The origins of clinical audit
Clinical Audit is now an established way of measuring and improving patient care but tracing the origins of what we now know as clinical audit is complex. Over time many different healthcare professionals have been labelled the founder of clinical audit, including: Hippocrates, King Hammurabi and Florence Nightingale. In truth, it is almost impossible and probably foolish to pinpoint the birthplace of clinical audit but in this section of the website we provide more details of how clinical audit has evolved over time with reference to a number of the key individuals.
In 2005 the Clinical Governance Support Team led by the then, Clinical Audit Development Director Graham Copeland, published A Practical Handbook for Clinical Audit which noted that as early as 1750BC King Hammurabi (the sixth King of Babylon) instigated audit for clinicians by instructing them to measure their care against agreed standards. More recently others have pointed to the detailed statistical work carried out by Florence Nightingale, click here, during the Crimean War 1853-55 which improved sanitary conditions and resulted in decreasing the mortality rates from 40% to 2%. To watch a short film of the work Florence carried out, click here. True clinical audit pioneers or individuals aiming to improve the quality of healthcare, we will never truly know but it is worth finding out more about their important work carried out 3,500 years apart.
In more recent times, many clinical audit enthusiasts point towards twentieth century healthcare gurus such as Ernest Codman, click here, and Avedis Donabedian click here, as the fore-fathers of clinical audit. Codman, an orthopaedic surgeon at Harvard Medical School took the unprecedented step in 1912 of monitoring surgical outcomes. A true trailblazer. The same can be said of Donabedian who in 1966 proposed his conceptual model that provided a framework for evaluating quality in healthcare. In a nutshell, Donabedian argued that three dimensions of care can be evaluated: structure, process and outcome.
What is clear is that Hammurabi, Nightingale, Codman and Donabedian all played a central role in highlighting the importance of evaluating and measuring healthcare. Their ground-breaking work all contributed to the decision in 1989 by the then Conservative Government to publish the Working for Patients White Paper which formally introduced audit to the NHS.
Clinical audit in modern times
While the section above deals with conjecture and opinion, this section provides a brief factual account of the evolution of clinical audit since the publication of the Working for Patients White Paper in 1989.
Audit was formally introduced into the NHS in 1989 via the Working for Patients White Paper. It should be noted that at this stage audit was referred to as ‘medical audit’ as only doctors were encouraged to participate. Considerable funding was made available in the first five-years to establish medical audit with the Department of Health making hundreds of millions of pounds available to set up local audit teams that included Medical Audit Advisory Groups. It should also be noted that the initial aim of medical audit was to allow doctor’s time to reflect on their practice, using the process to enable them to improve the quality of patient care.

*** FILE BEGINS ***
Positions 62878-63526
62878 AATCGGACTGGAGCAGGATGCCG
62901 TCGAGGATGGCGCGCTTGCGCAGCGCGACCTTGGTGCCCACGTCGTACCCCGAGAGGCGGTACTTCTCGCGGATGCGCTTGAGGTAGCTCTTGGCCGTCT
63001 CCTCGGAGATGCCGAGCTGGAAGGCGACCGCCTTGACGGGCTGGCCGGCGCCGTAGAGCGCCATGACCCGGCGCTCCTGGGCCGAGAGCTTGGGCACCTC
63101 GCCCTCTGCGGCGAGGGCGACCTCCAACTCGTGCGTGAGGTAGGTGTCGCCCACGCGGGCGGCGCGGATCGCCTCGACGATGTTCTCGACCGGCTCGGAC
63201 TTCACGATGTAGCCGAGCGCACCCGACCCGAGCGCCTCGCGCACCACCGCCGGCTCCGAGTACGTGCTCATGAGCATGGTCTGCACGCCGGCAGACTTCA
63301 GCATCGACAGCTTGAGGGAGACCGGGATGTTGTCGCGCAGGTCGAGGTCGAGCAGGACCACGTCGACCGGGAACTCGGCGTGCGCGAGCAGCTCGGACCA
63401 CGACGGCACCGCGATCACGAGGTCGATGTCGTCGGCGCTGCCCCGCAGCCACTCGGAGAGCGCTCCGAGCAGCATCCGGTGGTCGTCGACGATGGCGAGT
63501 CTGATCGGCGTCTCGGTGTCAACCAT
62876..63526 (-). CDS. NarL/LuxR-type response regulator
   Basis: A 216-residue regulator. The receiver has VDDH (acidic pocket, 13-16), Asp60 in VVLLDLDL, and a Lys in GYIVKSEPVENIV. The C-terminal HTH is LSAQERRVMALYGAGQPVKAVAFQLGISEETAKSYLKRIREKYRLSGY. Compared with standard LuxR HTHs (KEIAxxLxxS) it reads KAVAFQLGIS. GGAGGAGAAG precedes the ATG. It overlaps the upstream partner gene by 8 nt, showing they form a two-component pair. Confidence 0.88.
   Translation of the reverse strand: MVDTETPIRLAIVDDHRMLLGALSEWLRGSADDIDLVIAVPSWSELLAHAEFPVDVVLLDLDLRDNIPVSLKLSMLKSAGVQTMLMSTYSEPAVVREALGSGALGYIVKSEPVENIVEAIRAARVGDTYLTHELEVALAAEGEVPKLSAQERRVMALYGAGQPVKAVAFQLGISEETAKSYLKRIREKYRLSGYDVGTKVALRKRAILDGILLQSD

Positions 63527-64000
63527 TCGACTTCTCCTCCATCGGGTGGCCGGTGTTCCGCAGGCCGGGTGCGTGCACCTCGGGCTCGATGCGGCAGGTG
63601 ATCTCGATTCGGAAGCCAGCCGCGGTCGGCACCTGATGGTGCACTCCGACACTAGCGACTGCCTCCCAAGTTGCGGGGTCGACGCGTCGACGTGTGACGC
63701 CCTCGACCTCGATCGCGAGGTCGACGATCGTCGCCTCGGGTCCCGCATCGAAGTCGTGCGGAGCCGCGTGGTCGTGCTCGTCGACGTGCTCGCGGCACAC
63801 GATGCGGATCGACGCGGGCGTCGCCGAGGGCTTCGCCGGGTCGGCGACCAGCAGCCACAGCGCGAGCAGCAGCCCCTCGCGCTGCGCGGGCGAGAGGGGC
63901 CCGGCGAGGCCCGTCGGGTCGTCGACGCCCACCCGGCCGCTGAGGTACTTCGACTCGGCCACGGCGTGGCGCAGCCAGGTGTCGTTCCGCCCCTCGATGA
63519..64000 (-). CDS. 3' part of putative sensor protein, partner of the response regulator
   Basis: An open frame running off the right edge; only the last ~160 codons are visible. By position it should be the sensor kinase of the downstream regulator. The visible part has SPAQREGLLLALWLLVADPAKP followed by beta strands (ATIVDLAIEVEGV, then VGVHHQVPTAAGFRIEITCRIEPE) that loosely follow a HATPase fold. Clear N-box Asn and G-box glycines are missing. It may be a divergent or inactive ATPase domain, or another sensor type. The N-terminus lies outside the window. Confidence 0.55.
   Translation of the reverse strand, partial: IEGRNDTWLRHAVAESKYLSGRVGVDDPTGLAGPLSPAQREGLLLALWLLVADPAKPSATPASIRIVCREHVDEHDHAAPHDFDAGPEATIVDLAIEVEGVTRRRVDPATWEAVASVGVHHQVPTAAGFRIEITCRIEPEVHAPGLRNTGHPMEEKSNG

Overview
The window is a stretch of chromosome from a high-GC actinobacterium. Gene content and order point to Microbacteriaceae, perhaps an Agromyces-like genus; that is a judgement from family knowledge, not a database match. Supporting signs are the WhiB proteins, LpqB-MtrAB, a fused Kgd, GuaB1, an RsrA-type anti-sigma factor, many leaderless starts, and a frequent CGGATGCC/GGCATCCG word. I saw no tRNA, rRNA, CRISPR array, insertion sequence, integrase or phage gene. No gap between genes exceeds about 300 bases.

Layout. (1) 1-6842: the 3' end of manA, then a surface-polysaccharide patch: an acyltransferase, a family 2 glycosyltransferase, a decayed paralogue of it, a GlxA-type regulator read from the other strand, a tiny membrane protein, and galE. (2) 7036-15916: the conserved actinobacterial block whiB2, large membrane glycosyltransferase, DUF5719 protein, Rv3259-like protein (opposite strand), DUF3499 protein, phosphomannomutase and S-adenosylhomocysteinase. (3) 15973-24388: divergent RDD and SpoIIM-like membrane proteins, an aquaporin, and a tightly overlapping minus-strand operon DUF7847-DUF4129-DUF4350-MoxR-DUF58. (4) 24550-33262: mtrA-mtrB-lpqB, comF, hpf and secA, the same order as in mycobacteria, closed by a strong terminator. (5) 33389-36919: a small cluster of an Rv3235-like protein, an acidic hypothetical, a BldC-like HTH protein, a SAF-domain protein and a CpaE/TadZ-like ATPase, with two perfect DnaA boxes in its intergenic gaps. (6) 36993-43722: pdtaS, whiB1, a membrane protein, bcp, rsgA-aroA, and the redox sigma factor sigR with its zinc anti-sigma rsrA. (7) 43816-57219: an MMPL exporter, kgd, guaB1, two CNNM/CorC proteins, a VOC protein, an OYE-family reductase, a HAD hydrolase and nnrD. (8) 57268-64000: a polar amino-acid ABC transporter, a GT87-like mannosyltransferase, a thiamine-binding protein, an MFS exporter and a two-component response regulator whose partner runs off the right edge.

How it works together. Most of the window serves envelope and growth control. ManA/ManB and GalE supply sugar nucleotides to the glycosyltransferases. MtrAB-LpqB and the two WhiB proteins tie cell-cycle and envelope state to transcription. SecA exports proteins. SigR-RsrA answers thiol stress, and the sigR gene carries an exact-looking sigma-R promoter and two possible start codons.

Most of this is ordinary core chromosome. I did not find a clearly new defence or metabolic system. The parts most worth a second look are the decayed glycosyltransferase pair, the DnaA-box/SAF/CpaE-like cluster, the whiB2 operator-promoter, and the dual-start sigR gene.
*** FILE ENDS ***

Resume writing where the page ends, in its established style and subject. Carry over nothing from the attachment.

In the early 1990s, audit rapidly evolved and within approximately five years of the Working for Patients White Paper, the term ‘clinical audit’ started to gain momentum as nursing staff and other healthcare professionals began participating in audit alongside medics. Crucially, as the 1990s progressed the spotlight within the NHS focused increasingly on quality resulting in the publication of the historic White Paper entitled The New NHS: modern and dependable. This 1997 White Paper introduced the concept of clinical governance, which in turn identified clinical audit as the key mechanism whereby healthcare professionals could measure the quality of their care.
Over the last two decades, clinical audit has become an established part of the fabric of the NHS and wider healthcare. There have been many key developments that include: the publication of Principles for Best Practice in Clinical Audit in 2002 by NICE (then known as the National Institute for Clinical Excellence) which formalized best practice in clinical audit, the emergence and ever-growing relevance of national clinical audits, the decision in 2008 by Department of Health to re-invigorate local and national clinical audit leading to the award of the associated contract to HQIP, the formal inclusion of clinical audit in medical revalidation in 2012, etc.
What started out in 1989 as a reflective opportunity for medics to improve their care has evolved dramatically. National clinical audits are now mandatory, most healthcare staff have audit written into their job contract, patients can increasingly access audit results and the Care Quality Commission routinely ask for clinical audit data whenever they carry out their inspections. Clinical audit has come a long way in a relatively short period of time and one suspects it will continue to evolve.
Click here, to download CASC’s Short clinical audit history flyer.